Objectives: Cathepsin S and cathepsin L are endosomal proteolytic enzymes involved in the degradation of extracellular matrixes, angiogenesis and antigen presentation. Cathepsins could thus play several roles in the disease process of RA. The aim of this study was to examine differences in cathepsin S and cathepsin L levels in serum and SF of RA patients with and without ACPA and RF.
Methods: In this study 121 patients with RA and clinical signs of knee synovitis were recruited. Patient characteristics were collected and matched samples of serum and SF were analysed for cathepsin S, cathepsin L, ACPA, IgA and IgM RF, CRP and MMP3.
Results: SF levels of cathepsin L, cathepsin S and MMP3 were significantly higher than in serum. Serum levels of both cathepsins were significantly higher in patients with ACPA, IgM-RF and IgA-RF compared with patients without these antibodies. SF levels of both cathepsins correlated with DAS28 and CRP in ACPA- and RF-positive but not in seronegative patients.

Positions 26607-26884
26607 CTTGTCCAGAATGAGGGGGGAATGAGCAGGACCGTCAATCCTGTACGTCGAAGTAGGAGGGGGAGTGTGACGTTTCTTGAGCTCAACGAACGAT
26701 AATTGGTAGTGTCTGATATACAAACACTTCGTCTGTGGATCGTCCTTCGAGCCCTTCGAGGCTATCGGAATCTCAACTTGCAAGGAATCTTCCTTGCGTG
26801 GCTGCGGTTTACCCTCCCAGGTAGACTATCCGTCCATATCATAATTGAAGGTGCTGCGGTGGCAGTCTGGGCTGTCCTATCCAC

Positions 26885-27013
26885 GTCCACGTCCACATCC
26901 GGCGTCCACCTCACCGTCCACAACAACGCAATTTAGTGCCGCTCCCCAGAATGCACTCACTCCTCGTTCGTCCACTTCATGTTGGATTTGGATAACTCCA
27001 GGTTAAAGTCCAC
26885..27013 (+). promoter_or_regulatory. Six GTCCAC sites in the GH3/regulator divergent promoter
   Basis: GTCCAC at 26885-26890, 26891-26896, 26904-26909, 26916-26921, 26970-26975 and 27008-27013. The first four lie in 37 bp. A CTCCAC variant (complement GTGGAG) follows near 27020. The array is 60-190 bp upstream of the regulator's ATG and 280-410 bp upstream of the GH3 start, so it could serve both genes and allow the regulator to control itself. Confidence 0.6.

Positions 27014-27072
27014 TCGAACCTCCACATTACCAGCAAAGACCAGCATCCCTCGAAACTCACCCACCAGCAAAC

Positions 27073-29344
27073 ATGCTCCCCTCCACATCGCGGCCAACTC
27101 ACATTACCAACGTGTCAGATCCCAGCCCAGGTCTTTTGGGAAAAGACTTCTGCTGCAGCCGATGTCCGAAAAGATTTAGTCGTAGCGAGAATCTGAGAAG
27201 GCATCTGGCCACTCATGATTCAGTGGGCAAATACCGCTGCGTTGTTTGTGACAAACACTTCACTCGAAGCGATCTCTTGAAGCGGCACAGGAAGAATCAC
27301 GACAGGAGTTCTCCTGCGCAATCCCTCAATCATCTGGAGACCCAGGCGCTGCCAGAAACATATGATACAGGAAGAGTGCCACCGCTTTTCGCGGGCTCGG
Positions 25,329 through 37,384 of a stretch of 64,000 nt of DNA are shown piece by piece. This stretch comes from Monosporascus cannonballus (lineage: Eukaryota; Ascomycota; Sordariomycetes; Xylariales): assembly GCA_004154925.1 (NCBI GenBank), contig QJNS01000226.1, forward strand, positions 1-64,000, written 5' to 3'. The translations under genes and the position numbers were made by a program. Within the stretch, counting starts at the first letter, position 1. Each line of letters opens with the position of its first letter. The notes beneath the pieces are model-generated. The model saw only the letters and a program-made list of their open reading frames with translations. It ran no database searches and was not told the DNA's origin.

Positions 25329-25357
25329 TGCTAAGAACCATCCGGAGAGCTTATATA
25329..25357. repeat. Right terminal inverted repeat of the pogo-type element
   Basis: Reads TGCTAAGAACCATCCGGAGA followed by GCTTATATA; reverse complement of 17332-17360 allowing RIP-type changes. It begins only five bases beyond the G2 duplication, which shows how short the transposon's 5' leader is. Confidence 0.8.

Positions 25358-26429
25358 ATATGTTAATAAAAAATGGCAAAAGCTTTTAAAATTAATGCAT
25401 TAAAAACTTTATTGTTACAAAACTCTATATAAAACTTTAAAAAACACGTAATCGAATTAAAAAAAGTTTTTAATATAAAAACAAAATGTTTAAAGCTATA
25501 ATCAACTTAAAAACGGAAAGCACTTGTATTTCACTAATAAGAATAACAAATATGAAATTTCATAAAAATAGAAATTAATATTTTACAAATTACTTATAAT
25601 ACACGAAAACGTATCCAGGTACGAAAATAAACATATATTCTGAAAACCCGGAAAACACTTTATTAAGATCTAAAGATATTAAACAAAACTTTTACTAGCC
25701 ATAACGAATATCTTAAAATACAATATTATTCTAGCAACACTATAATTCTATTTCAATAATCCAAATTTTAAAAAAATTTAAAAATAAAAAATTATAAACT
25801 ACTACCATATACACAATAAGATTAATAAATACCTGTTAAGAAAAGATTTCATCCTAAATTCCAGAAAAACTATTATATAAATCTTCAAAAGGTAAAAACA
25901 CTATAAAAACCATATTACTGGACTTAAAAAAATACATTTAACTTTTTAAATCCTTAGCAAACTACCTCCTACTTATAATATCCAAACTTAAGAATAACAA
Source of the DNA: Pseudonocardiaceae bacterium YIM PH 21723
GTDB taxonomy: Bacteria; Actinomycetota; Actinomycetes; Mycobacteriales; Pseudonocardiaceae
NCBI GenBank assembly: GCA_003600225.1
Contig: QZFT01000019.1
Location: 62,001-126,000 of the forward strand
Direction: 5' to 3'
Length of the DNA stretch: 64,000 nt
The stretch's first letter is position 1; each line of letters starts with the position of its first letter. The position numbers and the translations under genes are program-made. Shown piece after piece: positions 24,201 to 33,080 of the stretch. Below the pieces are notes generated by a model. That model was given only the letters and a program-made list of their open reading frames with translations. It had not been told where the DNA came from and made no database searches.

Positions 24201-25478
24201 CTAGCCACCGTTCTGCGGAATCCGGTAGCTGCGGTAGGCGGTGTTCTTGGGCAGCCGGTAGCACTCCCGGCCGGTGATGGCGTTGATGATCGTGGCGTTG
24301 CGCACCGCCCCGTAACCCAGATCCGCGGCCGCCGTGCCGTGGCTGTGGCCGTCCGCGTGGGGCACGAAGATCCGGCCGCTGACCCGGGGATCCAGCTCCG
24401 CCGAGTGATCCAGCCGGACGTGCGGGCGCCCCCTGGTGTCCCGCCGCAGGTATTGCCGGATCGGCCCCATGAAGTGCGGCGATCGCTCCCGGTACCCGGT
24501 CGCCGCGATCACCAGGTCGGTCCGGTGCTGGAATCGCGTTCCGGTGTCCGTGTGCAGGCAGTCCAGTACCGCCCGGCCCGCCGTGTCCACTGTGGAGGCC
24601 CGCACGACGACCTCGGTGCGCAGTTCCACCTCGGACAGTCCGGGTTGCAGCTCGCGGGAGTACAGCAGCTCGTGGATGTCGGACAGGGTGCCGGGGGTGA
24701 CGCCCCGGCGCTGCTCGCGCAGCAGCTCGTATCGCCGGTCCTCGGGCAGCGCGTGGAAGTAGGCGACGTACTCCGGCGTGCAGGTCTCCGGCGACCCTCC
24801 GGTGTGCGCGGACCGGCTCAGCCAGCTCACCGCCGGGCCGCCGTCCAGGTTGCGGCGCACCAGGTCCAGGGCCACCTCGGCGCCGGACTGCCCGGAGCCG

Conclusion: The differences in cathepsin S and cathepsin L between RA patients with and without autoantibodies indicate that these cathepsins have a specific role in the disease process of seropositive RA. In this phenotype, cathepsin serum levels may reflect the autoimmune activity, whereas the levels in SF may reflect the local inflammatory and matrix degrading process in the joint.
Keywords: ACPA; cathepsin L; cathepsin S; rheumatoid arthritis; rheumatoid factor.
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